The Vietnam War and the People of the United States
By Manuel E. Yepe
Exclusive for daily POR ESTO! of Mérida, México.
A CubaNews translation.
Edited by Walter Lippmann.
“Two of the world’s greatest revolutionaries –Jose Marti and Ho Chi Minh– lived for some time in the United States.
Both had deep knowledge of US history and culture. Both saw the dark side of that nation, but also acknowledged great revolutionary potential in the democratic ideals of the United States. The Vietnamese Ho Chi Minh wrote about the Ku Klux Klan and lynching, while, in the 19th Century, Cuban Jose Martí warned against the evidence of the coming advent of imperialism in North America.”
The quotation is from “Vietnam and Other American Fantasies,” a book by Bruce H. Franklin (b.1934), the multiple award-winning scholar and writer on historical cultural topics.
Franklin’s book attempts to demolish the fantasies, myths, and lies that most people in the United States believe about the relatively recent Vietnam War. It uncovers the truth about what was really an imperialist war against the people of Vietnam, Laos and Cambodia.
That war was rejected by the heroic struggle of tens of millions of people in the US. The dominant narrative today in the United States claim there was a democratic nation called South Vietnam, and another evil one called North Vietnam that was part of a communist imperial dictatorship. North Vietnam wished to invade South Vietnam.
The United States, being the leader of the free world and the defender of democracy on Earth, had to go to South Vietnam in 1965 to defend it and got bogged down in a quagmire. “We could not win the war because we fought with one hand tied behind our back, because of some university students mobilized by veteran left-leaning professors and the actress Jane Fonda.”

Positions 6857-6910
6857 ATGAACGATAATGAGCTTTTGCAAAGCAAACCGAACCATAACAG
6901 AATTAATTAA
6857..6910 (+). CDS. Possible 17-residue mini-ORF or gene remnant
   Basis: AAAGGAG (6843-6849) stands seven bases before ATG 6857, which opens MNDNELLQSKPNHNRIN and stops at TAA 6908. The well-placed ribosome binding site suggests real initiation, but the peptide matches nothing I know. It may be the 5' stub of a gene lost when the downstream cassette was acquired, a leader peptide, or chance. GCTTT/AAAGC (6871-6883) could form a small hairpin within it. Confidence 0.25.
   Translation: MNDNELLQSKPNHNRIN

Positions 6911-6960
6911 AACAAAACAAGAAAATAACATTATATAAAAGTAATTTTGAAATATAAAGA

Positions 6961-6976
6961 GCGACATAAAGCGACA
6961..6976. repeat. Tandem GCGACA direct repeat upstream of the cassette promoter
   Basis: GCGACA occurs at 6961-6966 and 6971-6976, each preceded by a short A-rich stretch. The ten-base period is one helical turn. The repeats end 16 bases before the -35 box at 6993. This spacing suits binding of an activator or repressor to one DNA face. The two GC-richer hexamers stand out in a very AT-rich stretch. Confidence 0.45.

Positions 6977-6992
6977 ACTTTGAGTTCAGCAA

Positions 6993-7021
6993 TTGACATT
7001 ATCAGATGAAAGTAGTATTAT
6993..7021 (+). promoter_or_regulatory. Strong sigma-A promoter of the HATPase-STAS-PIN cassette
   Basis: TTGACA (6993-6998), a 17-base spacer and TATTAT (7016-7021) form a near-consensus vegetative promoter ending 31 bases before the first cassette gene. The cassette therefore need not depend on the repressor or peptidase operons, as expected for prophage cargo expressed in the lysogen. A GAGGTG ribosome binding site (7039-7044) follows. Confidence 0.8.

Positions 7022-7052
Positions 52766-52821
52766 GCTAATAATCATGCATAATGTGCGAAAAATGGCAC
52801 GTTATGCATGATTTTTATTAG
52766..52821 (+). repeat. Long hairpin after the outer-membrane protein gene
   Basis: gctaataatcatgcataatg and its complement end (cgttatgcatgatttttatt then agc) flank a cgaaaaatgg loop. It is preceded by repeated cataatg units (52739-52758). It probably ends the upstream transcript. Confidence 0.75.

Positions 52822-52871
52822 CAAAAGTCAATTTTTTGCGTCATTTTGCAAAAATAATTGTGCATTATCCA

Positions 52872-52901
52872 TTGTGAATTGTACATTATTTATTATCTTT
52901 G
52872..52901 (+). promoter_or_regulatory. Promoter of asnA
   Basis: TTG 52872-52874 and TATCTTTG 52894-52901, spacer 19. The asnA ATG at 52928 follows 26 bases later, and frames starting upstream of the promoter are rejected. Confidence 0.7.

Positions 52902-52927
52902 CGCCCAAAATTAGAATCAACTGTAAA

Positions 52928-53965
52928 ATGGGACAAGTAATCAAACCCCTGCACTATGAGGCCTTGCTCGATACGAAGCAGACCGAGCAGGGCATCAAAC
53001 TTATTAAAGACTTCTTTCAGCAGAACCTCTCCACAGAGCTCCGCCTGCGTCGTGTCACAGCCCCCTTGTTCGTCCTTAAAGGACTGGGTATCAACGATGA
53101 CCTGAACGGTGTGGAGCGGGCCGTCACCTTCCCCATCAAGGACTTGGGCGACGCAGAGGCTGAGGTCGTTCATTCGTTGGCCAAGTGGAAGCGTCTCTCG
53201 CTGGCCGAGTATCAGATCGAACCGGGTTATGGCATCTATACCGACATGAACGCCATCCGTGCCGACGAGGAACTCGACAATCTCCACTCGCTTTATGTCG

In his book, Franklin explains that Vietnam was a single country, not two countries. The US war against Vietnam began in 1945, not in 1965. The anti-war movement was initiated by US soldiers and sailors who were its vanguard, and in the endydct k made it impossible for Washington to continue the war in 1945.
Between 1945 and 1975 the Vietnamese revolution led the global struggle against colonialism that brought independence to half the world’s population. During those three decades, the US struggled to preserve colonialism and became the leader of neo-colonialism, the ultimate form of imperialism in the world.
Franklin recalls the true story of the day when Japan surrendered: August 14, 1945, recalling his experiences that day, when he was eleven years old. He was riding in a van full of children in joyful celebration in the streets of the Brooklyn neighborhood where he then lived. “We believed in a future of peace and prosperity, quite different from that of a nation always at war, as we live in now.”
That day in August was the beginning of the revolution in Vietnam, when the Vietnamese people rose and, in less than three weeks, defeated the Japanese and the French and established the Democratic Republic of Vietnam.
On September 2, Ho Chi Minh read out the declaration of independence to half a million Vietnamese in Hanoi, the former capital of a new nation that had been fighting for independence for over 2,000 years.
Suddenly, two fighter planes appeared above the crowd. When the Vietnamese recognized US insignia on the planes, they shouted for joy. They believed that the Americans were their friends and allies, and that they were the champions of freedom and independence from colonialism.
Washington, however, conspired with Paris to launch an invasion against the Democratic Republic of Vietnam whose goal was to restore French colonial rule. The United States would provide arms and financing. This, Franklin points out, was the true beginning of the war against Vietnam and marks the beginning of the US people’s movement against that war.
The British troops who had been sent to Saigon to disarm the remaining Japanese forces, instead gave weapons to the Japanese who had been recently disarmed by the Vietnamese. Soon the Japanese joined the British together with the remnants of the French colonial forces to wage war against the newly-declared independent nation of Vietnam.
When Washington later decided to replace France in the war against Vietnam, fierce opposition from US citizens prevented it, and for that reason, direct US military involvement had to be initially disguised.
Bruce H. Franklin recalls that, although it was the struggle of the Vietnamese which defeated the United States, the anti-war movement, especially in the armed forces, ultimately forced Washington to sign a peace treaty that included, word by word, each demand of the victorious Vietnamese liberation forces.